Transportation for America reports that there are 69,223 structurally deficient bridges nationwide, including 2088 in New York State and 99 in Western New York. In fact, every second of every day seven cars drive on a bridge that is structurally deficient. Dangerous road conditions were a significant factor in 1/3 of all traffic fatalities in last year, and Americans spent 4.2 billion hours stuck in traffic due to congestion costing $78.2 billion or $710 per American motorist.  


The 1987 collapse of the Schoharie Creek Bridge in New York killing 10 people and the 2007 collapse of the I-35W bridge in Minneapolis killing 13 people are tragic reminders of the human costs associated with deteriorating infrastructure.

The economic costs are staggering too. The United States Chamber of Commerce says the nation will lose $336 billion in economic growth over next five years due to inadequate infrastructure. In January the New York State Department of Transportation closed a crucial bridge in Springville due to concerns about its safety and the weeks-long closure was devastating to local businesses.

The time to rebuild America is now, actually right now. The cost of borrowing money is at a historic low rate. The New York Times has reported that interest rates on five year debt is less than one percent and the Treasury Department is considering implementing negative interest rates, meaning investors will actually pay the federal government to buy United States debt.

America cannot afford not to nation build now. The question is not whether to undertake this work; public infrastructure is a public responsibility. The real question is when to undertake this work. In addition to historically low rates of borrowing, the “cost acceleration” of delaying road and bridge repair increases by 500% after only two years. Put simply, a $1 million road repair project today not undertaken will cost $5 million in 2014. A $5 million bridge repair project will cost $25 million in 2014.

What’s more, a 5 year $1.2 trillion program would create such robust economic activity that it would generate an additional $592 billion in federal tax revenues. That is to say our country would be purchasing $1.2 trillion in needed upgrades for a net cost of only $608 billion, nearly half off.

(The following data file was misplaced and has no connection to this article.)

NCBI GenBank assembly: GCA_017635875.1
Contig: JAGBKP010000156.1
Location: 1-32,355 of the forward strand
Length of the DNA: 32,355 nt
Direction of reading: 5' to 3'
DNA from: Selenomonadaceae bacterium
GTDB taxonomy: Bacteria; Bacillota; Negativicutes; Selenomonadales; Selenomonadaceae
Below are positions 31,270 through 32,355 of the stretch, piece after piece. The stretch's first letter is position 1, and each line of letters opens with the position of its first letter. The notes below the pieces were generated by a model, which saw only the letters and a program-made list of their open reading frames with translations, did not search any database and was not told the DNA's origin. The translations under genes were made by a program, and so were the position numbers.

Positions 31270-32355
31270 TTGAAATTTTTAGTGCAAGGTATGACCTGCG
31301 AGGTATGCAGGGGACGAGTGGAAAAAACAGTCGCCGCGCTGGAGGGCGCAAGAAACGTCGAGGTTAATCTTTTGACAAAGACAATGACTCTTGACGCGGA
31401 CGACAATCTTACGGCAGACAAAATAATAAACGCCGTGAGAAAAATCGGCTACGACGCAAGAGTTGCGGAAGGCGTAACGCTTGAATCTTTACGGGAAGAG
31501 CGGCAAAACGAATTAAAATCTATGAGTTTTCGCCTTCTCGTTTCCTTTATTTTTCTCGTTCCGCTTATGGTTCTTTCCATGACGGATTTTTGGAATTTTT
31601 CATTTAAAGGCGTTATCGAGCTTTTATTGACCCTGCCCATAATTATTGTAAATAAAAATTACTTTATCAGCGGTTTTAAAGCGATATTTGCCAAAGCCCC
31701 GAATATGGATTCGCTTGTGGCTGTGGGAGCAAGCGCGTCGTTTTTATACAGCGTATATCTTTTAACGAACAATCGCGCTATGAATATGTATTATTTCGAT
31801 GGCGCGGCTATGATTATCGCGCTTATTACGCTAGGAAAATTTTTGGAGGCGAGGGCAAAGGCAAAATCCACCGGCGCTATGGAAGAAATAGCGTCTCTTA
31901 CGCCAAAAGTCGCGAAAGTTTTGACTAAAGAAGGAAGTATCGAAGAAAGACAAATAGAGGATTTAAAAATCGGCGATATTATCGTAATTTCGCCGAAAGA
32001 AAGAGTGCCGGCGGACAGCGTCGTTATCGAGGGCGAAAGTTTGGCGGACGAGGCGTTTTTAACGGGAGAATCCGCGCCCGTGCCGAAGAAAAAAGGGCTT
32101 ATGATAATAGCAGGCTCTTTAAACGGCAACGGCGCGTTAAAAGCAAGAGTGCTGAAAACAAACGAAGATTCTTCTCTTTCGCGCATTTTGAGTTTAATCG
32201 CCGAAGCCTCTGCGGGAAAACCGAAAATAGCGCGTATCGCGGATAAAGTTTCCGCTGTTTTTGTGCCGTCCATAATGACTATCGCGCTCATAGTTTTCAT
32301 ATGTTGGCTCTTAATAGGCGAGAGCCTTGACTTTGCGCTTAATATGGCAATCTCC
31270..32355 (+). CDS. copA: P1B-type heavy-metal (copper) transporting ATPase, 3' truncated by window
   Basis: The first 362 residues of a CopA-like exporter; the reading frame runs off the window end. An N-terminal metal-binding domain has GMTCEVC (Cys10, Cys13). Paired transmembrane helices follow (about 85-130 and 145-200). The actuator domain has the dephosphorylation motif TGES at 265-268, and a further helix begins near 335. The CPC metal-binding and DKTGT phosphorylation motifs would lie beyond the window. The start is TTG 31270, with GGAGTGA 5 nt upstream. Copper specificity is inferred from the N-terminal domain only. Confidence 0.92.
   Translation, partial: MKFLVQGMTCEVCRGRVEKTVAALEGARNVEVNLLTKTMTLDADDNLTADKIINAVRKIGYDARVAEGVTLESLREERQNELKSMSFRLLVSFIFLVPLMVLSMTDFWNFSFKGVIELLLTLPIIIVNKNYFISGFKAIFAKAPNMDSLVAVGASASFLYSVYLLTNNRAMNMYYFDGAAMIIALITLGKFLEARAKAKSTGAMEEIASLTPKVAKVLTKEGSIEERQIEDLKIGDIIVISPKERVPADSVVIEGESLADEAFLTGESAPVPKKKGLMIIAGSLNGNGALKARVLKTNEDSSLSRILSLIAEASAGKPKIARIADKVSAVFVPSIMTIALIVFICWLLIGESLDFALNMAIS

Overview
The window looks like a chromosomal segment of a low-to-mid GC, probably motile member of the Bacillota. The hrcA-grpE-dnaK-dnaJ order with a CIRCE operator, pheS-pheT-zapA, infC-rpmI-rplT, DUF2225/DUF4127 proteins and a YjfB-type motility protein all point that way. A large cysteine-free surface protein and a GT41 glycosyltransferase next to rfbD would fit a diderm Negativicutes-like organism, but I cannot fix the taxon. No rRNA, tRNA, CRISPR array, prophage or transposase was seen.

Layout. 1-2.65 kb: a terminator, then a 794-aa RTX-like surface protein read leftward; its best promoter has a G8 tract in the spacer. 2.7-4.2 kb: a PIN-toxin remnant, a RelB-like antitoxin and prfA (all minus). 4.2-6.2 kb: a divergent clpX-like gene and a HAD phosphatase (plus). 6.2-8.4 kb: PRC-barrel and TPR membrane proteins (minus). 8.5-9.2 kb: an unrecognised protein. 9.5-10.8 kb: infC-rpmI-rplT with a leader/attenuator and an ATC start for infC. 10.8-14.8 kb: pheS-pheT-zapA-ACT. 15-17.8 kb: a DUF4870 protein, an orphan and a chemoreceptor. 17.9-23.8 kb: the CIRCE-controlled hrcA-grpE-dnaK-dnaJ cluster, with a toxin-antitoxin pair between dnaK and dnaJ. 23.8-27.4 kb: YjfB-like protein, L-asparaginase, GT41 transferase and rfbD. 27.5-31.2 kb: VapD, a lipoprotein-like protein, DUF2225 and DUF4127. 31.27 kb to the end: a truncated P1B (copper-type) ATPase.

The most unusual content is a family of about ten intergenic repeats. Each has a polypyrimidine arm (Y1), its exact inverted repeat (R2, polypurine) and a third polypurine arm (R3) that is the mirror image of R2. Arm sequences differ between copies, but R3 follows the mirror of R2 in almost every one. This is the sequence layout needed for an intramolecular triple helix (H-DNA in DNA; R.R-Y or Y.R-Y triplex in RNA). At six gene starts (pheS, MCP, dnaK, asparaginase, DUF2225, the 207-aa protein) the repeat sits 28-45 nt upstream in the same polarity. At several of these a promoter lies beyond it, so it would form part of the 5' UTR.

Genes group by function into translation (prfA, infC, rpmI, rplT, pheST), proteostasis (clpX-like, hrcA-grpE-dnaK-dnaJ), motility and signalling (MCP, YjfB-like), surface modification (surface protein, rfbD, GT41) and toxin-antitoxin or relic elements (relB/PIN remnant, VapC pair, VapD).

The United States recently spent $76 billion rebuilding the infrastructure of Afghanistan (population 30 million) and $63 billion rebuilding Iraq (population 27 million). Both of these nation building efforts were deficit financed and, as they mostly took money out the American economy, actually undermined economic and employment growth.

And for America (pop. 300 million), House Republicans’ are proposing a five-year $260 billion transportation bill, or $52 billion each year for the next five years on average – less in any given year than we spent in Iraq or Afghanistan. A more robust America transportation infrastructure plan is needed to fix our nation’s roads and bridges, put American’s back to work and grow the economy.

Rebuilding the nation’s roads and bridges will put Americans, including our returning veterans, back to work and will support private-sector American businesses by purchasing labor, materials and equipment. Construction trade jobs average approximately $70,000 a year and these jobs can’t be outsourced to China or Mexico.

The Department of Defense sponsored a “Helmets to Hardhats” program to accelerate apprenticeship training and job placement for returning Veterans. “Helmets to Hardhats” is now a non-profits organization working with fifteen construction trade unions and 80,000 private contractors and businesses. The current unemployment rate for returning Veterans’ under the age 24 is an unacceptably high 38%. This proposal carries on this legacy by requiring that the grants encourage the training and employment of veterans.

Let’s put America and America’s returning veterans back to work rebuilding the great nation they defended in Iraq and Afghanistan. Doing this is good for the nation and the nation’s economy and will in the most meaningful way say, on behalf of a grateful nation, thank you for your service.

Rep. Higgins (D-N.Y.) serves on the House Foreign Affairs and Homeland Security committees.